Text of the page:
With the price of college increasing, it seems unavoidable that students will have to borrow money to complete their education. Federal student loan repayment is something millions of graduates are dreading. So how do you actually go about repaying student loans after you’ve received your diplomas?
It’s not as difficult as you might think. Just follow these steps to set up your federal student loan repayment!
The Strategy Required for Repaying Student Loans – Federal
First, debt repayment depends (largely) on the kind of student loans you have: federal vs. private.
Step #1 – Choose Your Repayment Plan
The first step in starting your repayment is to actually choose your payment plan. If you haven’t spoken to your loan servicer about what plan is best for you (more on that later!) or didn’t choose a repayment plan already, you were probably opted-in to the Standard Repayment Plan. Take a look at Federal Student Aid’s overview of repayment plans to get an idea of what options are available to you.
But what if your repayment needs change? One of the great things about federal student aid is that you can actually change your repayment plan whenever you need. This can help ensure that you are able to make your payments while giving you control over how and when you pay.
Step #2 – Find Your Loan Servicer
The next step in repaying your student loans is to find your loan servicer. You won’t be writing a check to the government each month, you’ll actually be working with a financial institution who handles your loan. You can find your loan servicer through logging in to the FSA website – it’s that easy!
Why do you need to know your loan servicer? Since your loan servicer oversees your repayment, they are who you will contact if you need any assistance with your loans. This includes changing your repayment date or setting up automatic debits so that you never miss a payment. Plus it's best to actually know these things instead of it being some nebulous question in the back of your mind (getting answers to queries like that is #adulting folks.)
Step # 3 – Track Your Payments
The next step is to actually make your monthly payments. You should take an active role in your repayment schedule – set up a reminder on your phone, mark your payment date on a calendar, or set up automatic debits so that you don’t miss a payment.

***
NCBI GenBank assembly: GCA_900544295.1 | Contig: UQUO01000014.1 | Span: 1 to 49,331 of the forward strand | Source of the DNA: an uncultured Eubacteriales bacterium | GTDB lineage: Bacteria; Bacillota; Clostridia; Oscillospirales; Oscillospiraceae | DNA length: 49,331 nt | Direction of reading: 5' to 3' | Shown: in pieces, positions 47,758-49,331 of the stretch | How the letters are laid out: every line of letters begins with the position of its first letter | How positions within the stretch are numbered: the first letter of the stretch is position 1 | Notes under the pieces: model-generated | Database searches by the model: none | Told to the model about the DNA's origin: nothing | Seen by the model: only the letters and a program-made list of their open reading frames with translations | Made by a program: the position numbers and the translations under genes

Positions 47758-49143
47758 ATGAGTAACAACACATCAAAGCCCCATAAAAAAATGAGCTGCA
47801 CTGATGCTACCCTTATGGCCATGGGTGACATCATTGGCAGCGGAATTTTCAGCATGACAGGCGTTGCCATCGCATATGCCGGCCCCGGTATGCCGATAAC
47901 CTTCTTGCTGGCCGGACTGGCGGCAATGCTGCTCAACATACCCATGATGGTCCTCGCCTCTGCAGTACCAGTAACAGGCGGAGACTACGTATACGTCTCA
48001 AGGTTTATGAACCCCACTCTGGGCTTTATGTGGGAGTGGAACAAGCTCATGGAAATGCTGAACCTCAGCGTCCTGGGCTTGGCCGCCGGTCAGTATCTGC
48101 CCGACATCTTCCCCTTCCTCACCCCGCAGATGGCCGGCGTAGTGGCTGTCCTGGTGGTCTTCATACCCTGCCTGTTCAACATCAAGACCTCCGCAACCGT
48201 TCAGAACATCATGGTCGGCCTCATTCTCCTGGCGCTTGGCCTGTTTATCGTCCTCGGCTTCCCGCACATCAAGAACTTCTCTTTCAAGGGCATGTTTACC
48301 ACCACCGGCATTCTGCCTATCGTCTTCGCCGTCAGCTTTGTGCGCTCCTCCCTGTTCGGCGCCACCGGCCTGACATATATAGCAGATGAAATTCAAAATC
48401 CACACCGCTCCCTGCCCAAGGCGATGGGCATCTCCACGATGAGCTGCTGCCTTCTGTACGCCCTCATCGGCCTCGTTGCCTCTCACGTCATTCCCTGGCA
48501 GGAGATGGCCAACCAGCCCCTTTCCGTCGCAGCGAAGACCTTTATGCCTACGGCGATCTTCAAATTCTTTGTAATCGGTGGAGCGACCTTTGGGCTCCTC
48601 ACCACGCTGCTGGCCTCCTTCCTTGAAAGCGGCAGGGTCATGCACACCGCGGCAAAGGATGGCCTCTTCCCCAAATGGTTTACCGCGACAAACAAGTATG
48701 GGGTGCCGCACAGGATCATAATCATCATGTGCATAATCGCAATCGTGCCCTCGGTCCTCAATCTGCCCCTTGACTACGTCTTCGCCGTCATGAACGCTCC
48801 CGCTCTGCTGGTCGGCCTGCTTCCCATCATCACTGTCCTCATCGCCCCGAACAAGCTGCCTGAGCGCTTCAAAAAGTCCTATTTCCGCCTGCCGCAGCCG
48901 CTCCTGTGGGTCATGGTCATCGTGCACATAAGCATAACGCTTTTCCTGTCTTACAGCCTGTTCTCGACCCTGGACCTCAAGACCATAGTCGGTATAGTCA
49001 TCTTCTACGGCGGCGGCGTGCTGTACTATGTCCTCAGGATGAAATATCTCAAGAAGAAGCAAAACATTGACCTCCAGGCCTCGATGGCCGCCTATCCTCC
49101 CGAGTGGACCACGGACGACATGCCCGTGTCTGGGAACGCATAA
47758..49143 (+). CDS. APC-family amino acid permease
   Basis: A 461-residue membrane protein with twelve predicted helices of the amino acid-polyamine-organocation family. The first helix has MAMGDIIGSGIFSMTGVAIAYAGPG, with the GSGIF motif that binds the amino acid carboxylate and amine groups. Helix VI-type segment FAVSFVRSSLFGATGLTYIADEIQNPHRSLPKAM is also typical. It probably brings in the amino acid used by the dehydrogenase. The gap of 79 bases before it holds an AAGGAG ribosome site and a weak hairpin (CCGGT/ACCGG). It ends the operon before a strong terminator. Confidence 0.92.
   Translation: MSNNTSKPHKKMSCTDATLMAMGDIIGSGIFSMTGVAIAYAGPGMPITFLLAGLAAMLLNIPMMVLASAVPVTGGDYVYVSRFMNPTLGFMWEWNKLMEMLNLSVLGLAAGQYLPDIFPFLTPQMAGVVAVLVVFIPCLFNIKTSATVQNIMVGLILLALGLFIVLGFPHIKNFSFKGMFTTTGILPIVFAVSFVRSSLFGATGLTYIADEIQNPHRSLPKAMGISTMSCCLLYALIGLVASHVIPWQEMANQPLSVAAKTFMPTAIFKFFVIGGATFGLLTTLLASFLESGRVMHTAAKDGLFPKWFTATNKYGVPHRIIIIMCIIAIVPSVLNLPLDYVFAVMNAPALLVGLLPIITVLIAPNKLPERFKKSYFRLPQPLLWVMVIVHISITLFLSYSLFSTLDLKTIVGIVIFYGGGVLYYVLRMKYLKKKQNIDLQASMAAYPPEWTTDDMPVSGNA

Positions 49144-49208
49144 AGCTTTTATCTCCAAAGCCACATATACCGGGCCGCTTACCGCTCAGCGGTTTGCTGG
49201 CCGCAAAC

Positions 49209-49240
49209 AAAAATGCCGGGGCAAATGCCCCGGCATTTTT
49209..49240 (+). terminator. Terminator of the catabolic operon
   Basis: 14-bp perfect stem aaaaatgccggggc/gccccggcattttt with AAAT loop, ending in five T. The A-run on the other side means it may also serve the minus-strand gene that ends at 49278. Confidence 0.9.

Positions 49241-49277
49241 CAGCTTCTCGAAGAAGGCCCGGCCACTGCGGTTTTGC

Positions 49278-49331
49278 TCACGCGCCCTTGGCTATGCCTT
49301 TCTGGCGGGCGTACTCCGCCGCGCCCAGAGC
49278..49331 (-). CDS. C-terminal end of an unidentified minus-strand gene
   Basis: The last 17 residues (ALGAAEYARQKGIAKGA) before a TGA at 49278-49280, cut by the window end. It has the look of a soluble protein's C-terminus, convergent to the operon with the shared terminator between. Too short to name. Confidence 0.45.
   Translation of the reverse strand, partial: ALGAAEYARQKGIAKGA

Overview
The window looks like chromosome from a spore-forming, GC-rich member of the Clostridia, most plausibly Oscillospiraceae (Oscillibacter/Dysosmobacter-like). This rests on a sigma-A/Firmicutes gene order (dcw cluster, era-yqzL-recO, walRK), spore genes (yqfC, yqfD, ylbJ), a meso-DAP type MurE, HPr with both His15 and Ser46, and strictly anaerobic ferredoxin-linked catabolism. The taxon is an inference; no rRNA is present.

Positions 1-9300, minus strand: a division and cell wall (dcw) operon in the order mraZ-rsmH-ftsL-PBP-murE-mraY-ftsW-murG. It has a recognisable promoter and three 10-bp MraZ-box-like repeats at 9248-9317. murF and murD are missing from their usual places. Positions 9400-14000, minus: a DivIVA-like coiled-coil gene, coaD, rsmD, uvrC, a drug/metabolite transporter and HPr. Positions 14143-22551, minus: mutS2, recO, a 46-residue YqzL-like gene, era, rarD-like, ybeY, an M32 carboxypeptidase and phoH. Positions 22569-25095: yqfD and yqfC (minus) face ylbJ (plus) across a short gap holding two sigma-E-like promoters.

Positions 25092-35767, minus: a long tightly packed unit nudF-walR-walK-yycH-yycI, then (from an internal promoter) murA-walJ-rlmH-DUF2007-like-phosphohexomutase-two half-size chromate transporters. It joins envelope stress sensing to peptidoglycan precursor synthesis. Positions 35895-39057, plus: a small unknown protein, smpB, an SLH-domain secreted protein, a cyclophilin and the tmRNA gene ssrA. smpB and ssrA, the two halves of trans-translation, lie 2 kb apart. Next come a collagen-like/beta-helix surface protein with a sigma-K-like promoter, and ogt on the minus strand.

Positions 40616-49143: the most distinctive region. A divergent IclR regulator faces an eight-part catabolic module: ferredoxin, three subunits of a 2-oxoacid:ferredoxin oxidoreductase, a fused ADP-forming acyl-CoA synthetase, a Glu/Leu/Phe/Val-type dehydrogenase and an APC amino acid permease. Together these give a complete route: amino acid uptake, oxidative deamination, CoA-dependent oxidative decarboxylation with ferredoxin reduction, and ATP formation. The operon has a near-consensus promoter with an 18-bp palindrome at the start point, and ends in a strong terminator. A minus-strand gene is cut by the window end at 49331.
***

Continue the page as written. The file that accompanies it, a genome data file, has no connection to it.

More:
You should also consider using a repayment tracker to help you visualize your progress. Download our FREE debt repayment tracker here!
Other Federal Student Loan Repayment Resources (by our editor, Lauren, for Student Loan Hero)
- American Education Services [AES] Information and Resources for Borrowers
- 3 Reasons Student Loan Debt Forgiveness Isn't a Magic Bullet for Debt
- Are you Eligible for a Pell Grant?
- What You Need to Know About that “Master Promissory Note” You Signed
The Strategy Required for Repaying Private Student Loans
Having large-but-necessary debt from a college education can make it hard to save money for other things: retirement, fun trips, home ownership, your kid's college…. the works.
Which is why in trying to bone up on my student loan resources on this site I wanted to highlight both people (read Lauren's friend Kayla's story on how she paid off $91k in student loans in under three years) and great options for those looking to reduce their loan debt.
We've covered this before, but debt is very expensive. Sometimes (as in the case with student loans,) it is unavoidable, but we should try to save money and grab the lowest interest rate where we can. Lower interest rates = less money spent on interest over the life of the loan.
Here's a little math for you:
Say you have $40,000 in student loans at 9.9% interest and ten years left on your repayment. By refinancing to a 7% interest rate, you lower your monthly payment by $100 and save over $13,000 in interest over the next ten years.
$13,000! Yes, that is a downpayment on a house.
There are two strategies for private loans:
- Refinancing (vs. debt management or debt consolidation) is often the best, easiest option.
- Getting aggressive with a debt plan, a la Lauren's $8k in 90 Day Challenge.
One Refinancing Option + Why You Should Choose Upstart
Very few platforms allow you to apply for refinancing such ease. Here's a handful of other reasons why I love this option:
- Borrow $1,000 to $50,000 at fixed rates from 4.66%
- Rates that consider education, work history, and earning potential to supplement your credit profile
- Get your rate in 2 minutes without affecting your credit score!
- No prepayment penalties or hidden fees (this is huge, you should be able to pay off your debt WHEN YOU WANT, WHENEVER YOU WANT! Insist on it!)
Upstart offers (to those who qualify) interest rates lower than many private lenders (Starting at 4.99%). Just make sure whichever route you go that you are getting a LOWER interest rate than what you had before, otherwise you won't be saving any money.
And then ask yourself, how much money are you leaving on the table by not researching potential refi options? Click here to explore your options with Upstart.
If you are still having trouble repaying your loans, talk to your loan servicer about the options available to you. It may be possible for you to defer your loan payments for a few months while you get on your feet. Another option is loan consolidation – combining the balances of your multiple student loans to one monthly payment. This will take some of the hassle out of getting multiple payments organized each month.
Other Private Student Loan Repayment Resources (by our editor, Lauren, for Student Loan Hero)
- Follow these ultra easy, frugal tips for one year to pay off student loans faster
- Do I have to pay my private student loans while I'm still in school?
- Where to go for personal help with your student loans
Have another tip on repaying student loans? Let us know in the comments!